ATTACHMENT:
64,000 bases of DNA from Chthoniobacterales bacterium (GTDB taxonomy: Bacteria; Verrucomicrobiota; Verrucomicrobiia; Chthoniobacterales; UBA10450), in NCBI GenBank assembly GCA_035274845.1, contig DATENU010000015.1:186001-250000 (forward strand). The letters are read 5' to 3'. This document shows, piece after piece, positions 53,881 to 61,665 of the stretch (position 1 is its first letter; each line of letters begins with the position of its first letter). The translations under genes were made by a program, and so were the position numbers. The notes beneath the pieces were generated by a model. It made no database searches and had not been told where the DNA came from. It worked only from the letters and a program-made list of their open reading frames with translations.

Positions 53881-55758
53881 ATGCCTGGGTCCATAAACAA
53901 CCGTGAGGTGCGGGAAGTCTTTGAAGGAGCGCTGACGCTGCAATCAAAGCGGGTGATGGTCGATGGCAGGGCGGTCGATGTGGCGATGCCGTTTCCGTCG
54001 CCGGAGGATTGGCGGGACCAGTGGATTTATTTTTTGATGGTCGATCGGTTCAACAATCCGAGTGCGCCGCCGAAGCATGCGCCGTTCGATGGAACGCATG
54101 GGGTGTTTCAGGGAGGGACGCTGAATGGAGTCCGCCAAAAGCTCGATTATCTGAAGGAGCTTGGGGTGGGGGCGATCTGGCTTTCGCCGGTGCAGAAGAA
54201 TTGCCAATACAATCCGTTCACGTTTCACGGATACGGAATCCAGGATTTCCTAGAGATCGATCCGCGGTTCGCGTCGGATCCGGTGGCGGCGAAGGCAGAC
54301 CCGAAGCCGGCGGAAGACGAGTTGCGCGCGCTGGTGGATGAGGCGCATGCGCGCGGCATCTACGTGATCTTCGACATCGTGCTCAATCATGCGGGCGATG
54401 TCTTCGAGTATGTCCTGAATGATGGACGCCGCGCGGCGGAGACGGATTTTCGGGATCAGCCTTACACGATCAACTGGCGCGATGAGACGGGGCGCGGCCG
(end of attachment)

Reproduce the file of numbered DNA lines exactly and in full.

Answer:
64,000 bases of DNA from Chthoniobacterales bacterium (GTDB taxonomy: Bacteria; Verrucomicrobiota; Verrucomicrobiia; Chthoniobacterales; UBA10450), in NCBI GenBank assembly GCA_035274845.1, contig DATENU010000015.1:186001-250000 (forward strand). The letters are read 5' to 3'. This document shows, piece after piece, positions 53,881 to 61,665 of the stretch (position 1 is its first letter; each line of letters begins with the position of its first letter). The translations under genes were made by a program, and so were the position numbers. The notes beneath the pieces were generated by a model. It made no database searches and had not been told where the DNA came from. It worked only from the letters and a program-made list of their open reading frames with translations.

Positions 53881-55758
53881 ATGCCTGGGTCCATAAACAA
53901 CCGTGAGGTGCGGGAAGTCTTTGAAGGAGCGCTGACGCTGCAATCAAAGCGGGTGATGGTCGATGGCAGGGCGGTCGATGTGGCGATGCCGTTTCCGTCG
54001 CCGGAGGATTGGCGGGACCAGTGGATTTATTTTTTGATGGTCGATCGGTTCAACAATCCGAGTGCGCCGCCGAAGCATGCGCCGTTCGATGGAACGCATG
54101 GGGTGTTTCAGGGAGGGACGCTGAATGGAGTCCGCCAAAAGCTCGATTATCTGAAGGAGCTTGGGGTGGGGGCGATCTGGCTTTCGCCGGTGCAGAAGAA
54201 TTGCCAATACAATCCGTTCACGTTTCACGGATACGGAATCCAGGATTTCCTAGAGATCGATCCGCGGTTCGCGTCGGATCCGGTGGCGGCGAAGGCAGAC
54301 CCGAAGCCGGCGGAAGACGAGTTGCGCGCGCTGGTGGATGAGGCGCATGCGCGCGGCATCTACGTGATCTTCGACATCGTGCTCAATCATGCGGGCGATG
54401 TCTTCGAGTATGTCCTGAATGATGGACGCCGCGCGGCGGAGACGGATTTTCGGGATCAGCCTTACACGATCAACTGGCGCGATGAGACGGGGCGCGGCCG